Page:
Metal detector finds 17th-century ring in Fraserburgh

Post Thumbnail

A piece of historic jewellery unearthed in Fraserburgh could soon be displayed in the port.

The 17th-century ring was discovered by someone using a metal detector in the town who sent it in to the Crown Office’s treasure trove unit.

Now, it has been acquired by the council’s museum service and they are hopeful the centuries-old jewellery can be shown off to locals in Fraserburgh.

It is currently being showcased at Peterhead’s Arbuthnot Museum.

The inside of the ring has words inscribed which were added at a later date and the item was later used as mourning ring to commemorate someone’s death.

A treasure trove document details the condition of the piece.

It said: “A gold finger ring, hoop slightly distorted, was found at Fraserburgh.

>> Keep up to date with the latest news with The P&J newsletter

“The exterior of the ring is decorated with a repeating frieze of lozenge-shaped panels with crosses set at the centre and there are traces of white enamel in the decoration.

“Based on more intact examples, the enamel would have filled all of the negative relief on the exterior.

“The interior of the ring is engraved with the brief inscription ‘in remembrance’, indicating it is a mourning ring although there are no initials or name indicating the individual commemorated.”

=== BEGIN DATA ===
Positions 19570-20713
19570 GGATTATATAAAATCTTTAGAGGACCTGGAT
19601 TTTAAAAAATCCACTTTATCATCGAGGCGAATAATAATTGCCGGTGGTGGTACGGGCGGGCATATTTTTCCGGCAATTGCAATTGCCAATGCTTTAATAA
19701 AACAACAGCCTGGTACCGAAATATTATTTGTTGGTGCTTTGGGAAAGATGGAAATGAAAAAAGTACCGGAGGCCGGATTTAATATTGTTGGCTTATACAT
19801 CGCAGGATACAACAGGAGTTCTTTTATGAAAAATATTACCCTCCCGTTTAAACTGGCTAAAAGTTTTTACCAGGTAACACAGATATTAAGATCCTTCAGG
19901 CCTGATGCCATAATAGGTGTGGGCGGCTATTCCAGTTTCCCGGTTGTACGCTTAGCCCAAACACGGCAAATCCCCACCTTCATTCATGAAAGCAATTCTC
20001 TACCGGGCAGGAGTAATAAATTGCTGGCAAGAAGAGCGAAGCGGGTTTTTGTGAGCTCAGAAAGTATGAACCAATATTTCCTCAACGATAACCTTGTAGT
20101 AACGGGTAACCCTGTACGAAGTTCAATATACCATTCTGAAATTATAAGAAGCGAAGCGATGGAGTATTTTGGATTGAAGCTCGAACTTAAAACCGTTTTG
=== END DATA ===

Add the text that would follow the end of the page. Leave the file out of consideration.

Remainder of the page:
Helen Chavez, collections management officer for Aberdeenshire Council, said the ring was a “must-have” for the Mintlaw-based Museums Service’s collection.

She added: “The ring was found by a metal detector who sent it to treasure trove.

“It fits perfectly into our Collections Development Policy and make a wonderful addition to the collections, so the finds panel allocated it to us and the ring became part of Aberdeenshire Council Museums Service’s collections.

“We have very little archaeology from Fraserburgh, so it was a must-have as far as we’re concerned.

“It is an exceptionally fine ring, early 17th century, and it would have been enamelled.

“It was probably a wedding ring and inscribed at a later date ‘In remembrance’.

“We hope in time to exhibit the ring in Fraserburgh, probably in the library, so the community can see it.”